Monday, October 13, 2014

Birdman or (The Unexpected Virtue of Superhero Movies)

The arthouse scene seems to be having a small crisis of identity over the rise of superhero films.  Hollywood is riddled with movies ending in "-man":  "Spider-Man", "Iron Man", "Batman v. Superman".  To cinephiles who believe that the superhero fad is an invasion of "low media" (comic books), the future must look worse and worse.  Just one ridiculous costumed hero kicking absurd quantities of ass after another.  If you've built your career on small, quiet movies about simple human emotions, all of this crimefighting must be an unstoppable nightmare.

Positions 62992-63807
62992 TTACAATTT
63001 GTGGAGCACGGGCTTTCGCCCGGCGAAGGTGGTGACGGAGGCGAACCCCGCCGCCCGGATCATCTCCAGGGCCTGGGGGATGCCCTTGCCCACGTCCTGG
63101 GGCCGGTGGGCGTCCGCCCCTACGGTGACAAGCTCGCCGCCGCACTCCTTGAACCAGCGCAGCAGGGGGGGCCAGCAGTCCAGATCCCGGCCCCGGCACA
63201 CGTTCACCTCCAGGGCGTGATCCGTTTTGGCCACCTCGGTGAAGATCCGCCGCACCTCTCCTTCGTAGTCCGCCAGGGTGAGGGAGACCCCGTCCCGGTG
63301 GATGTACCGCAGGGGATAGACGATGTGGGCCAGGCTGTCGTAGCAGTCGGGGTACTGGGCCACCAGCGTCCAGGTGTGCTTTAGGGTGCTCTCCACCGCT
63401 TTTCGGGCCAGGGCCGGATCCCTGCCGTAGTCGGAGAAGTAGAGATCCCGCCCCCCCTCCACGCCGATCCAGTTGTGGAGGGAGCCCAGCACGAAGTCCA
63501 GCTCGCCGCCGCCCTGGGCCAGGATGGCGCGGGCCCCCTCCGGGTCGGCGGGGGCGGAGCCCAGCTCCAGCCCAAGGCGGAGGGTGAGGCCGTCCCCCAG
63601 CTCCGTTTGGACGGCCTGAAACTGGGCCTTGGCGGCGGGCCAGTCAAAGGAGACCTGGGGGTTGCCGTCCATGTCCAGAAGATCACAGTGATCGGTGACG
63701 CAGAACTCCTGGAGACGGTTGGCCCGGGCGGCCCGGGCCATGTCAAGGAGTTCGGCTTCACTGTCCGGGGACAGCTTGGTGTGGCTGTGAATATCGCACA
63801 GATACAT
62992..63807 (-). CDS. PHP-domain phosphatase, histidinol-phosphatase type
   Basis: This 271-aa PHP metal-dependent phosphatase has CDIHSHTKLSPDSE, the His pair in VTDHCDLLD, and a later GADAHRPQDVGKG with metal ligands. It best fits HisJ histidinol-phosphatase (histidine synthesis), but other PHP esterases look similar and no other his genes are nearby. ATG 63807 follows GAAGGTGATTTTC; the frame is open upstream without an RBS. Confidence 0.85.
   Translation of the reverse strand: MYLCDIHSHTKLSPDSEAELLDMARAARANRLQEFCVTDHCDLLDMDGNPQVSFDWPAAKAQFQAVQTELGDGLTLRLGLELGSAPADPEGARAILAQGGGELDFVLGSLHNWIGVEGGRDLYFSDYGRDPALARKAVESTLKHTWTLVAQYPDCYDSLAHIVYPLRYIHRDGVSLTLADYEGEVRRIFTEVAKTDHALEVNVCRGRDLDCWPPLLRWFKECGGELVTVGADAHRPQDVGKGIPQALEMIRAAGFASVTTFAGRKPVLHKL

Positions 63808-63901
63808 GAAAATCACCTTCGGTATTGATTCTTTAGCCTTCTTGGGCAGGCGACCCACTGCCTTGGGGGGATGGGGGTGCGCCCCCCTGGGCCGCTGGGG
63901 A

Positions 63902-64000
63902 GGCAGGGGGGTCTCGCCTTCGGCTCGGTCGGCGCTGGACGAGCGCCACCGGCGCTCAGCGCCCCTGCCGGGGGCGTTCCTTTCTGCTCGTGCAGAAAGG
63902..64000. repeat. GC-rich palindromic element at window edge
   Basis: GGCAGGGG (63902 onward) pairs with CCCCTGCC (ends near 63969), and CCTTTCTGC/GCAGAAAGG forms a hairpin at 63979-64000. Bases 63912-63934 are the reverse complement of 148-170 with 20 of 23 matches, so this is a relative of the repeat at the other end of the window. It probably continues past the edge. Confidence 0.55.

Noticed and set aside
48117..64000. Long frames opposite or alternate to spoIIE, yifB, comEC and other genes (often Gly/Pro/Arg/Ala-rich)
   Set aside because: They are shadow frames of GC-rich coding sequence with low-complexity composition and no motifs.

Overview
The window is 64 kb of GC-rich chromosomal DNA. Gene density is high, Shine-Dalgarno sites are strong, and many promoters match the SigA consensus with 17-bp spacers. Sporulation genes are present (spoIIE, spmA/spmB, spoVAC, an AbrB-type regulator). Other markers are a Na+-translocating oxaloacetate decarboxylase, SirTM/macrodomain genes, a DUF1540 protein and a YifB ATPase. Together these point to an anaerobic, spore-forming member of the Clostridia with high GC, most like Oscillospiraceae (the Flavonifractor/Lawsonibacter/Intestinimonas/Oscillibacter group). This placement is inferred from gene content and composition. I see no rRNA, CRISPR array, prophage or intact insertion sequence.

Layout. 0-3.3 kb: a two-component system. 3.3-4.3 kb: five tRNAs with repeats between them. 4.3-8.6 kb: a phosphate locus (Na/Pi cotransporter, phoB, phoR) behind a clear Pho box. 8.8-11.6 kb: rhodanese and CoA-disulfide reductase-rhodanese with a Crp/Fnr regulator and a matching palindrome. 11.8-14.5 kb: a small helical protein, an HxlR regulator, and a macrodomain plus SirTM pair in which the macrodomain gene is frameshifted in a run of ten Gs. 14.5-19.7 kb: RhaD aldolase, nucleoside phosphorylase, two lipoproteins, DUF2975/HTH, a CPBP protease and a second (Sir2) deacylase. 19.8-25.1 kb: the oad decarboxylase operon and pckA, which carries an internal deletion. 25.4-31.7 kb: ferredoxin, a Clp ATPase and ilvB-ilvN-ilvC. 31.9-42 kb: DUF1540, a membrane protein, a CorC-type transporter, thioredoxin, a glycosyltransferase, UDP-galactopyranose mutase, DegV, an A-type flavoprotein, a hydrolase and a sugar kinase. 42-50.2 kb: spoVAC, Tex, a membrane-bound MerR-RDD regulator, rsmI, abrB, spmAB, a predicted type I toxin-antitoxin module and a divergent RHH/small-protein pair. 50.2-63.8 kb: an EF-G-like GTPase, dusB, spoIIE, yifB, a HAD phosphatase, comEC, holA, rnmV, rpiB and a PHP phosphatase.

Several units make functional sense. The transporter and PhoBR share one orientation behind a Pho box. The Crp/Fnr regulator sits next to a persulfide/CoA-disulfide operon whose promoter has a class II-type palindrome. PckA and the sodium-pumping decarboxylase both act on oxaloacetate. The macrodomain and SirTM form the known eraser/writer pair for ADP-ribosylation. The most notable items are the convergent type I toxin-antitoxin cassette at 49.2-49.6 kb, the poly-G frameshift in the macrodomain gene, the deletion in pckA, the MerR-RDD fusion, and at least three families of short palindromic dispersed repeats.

Earlier this week I saw "Clouds of Sils Maria", an otherwise good movie about an aging French actress, Maria (Juliette Binoche) struggling with the next phase of her career.  Much of the film is a back and forth between Maria and her young assistant, Val (Kristen Stewart*), as they prepare for a new role, while the shadow of the superhero machine looms over them.  Maria and Val go to see a new alien hero future starring a young rival actress.  "Sils Maria" presents this movie as a hideous gaudy chrome-filled nightmare:  lurid sex, bad wigs, and CG violence.  It goes past parody to real hatred for the modern blockbuster, and everything it represents.